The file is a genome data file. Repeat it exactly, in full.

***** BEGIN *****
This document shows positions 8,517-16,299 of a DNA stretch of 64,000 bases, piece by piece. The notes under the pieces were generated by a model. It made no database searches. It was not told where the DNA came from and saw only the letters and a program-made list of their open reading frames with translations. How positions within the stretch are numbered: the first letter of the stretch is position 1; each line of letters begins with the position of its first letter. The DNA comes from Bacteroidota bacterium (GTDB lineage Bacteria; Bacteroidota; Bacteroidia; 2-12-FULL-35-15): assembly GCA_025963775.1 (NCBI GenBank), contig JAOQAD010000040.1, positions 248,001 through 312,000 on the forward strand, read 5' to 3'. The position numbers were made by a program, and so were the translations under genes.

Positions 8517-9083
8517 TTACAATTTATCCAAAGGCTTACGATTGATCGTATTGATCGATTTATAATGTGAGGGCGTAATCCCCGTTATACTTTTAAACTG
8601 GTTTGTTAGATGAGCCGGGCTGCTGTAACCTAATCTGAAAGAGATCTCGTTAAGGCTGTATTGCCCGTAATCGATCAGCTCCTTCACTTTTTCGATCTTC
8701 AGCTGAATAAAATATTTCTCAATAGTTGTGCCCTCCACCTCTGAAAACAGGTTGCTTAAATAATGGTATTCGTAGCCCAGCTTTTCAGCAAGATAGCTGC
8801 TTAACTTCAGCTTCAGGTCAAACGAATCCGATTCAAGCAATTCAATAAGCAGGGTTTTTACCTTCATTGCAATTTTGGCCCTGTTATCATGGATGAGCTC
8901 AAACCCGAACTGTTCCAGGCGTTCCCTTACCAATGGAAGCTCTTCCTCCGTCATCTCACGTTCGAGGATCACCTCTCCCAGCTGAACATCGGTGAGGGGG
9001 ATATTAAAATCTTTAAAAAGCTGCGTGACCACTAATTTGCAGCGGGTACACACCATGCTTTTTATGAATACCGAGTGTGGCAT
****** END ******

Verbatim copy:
This document shows positions 8,517-16,299 of a DNA stretch of 64,000 bases, piece by piece. The notes under the pieces were generated by a model. It made no database searches. It was not told where the DNA came from and saw only the letters and a program-made list of their open reading frames with translations. How positions within the stretch are numbered: the first letter of the stretch is position 1; each line of letters begins with the position of its first letter. The DNA comes from Bacteroidota bacterium (GTDB lineage Bacteria; Bacteroidota; Bacteroidia; 2-12-FULL-35-15): assembly GCA_025963775.1 (NCBI GenBank), contig JAOQAD010000040.1, positions 248,001 through 312,000 on the forward strand, read 5' to 3'. The position numbers were made by a program, and so were the translations under genes.

Positions 8517-9083
8517 TTACAATTTATCCAAAGGCTTACGATTGATCGTATTGATCGATTTATAATGTGAGGGCGTAATCCCCGTTATACTTTTAAACTG
8601 GTTTGTTAGATGAGCCGGGCTGCTGTAACCTAATCTGAAAGAGATCTCGTTAAGGCTGTATTGCCCGTAATCGATCAGCTCCTTCACTTTTTCGATCTTC
8701 AGCTGAATAAAATATTTCTCAATAGTTGTGCCCTCCACCTCTGAAAACAGGTTGCTTAAATAATGGTATTCGTAGCCCAGCTTTTCAGCAAGATAGCTGC
8801 TTAACTTCAGCTTCAGGTCAAACGAATCCGATTCAAGCAATTCAATAAGCAGGGTTTTTACCTTCATTGCAATTTTGGCCCTGTTATCATGGATGAGCTC
8901 AAACCCGAACTGTTCCAGGCGTTCCCTTACCAATGGAAGCTCTTCCTCCGTCATCTCACGTTCGAGGATCACCTCTCCCAGCTGAACATCGGTGAGGGGG
9001 ATATTAAAATCTTTAAAAAGCTGCGTGACCACTAATTTGCAGCGGGTACACACCATGCTTTTTATGAATACCGAGTGTGGCAT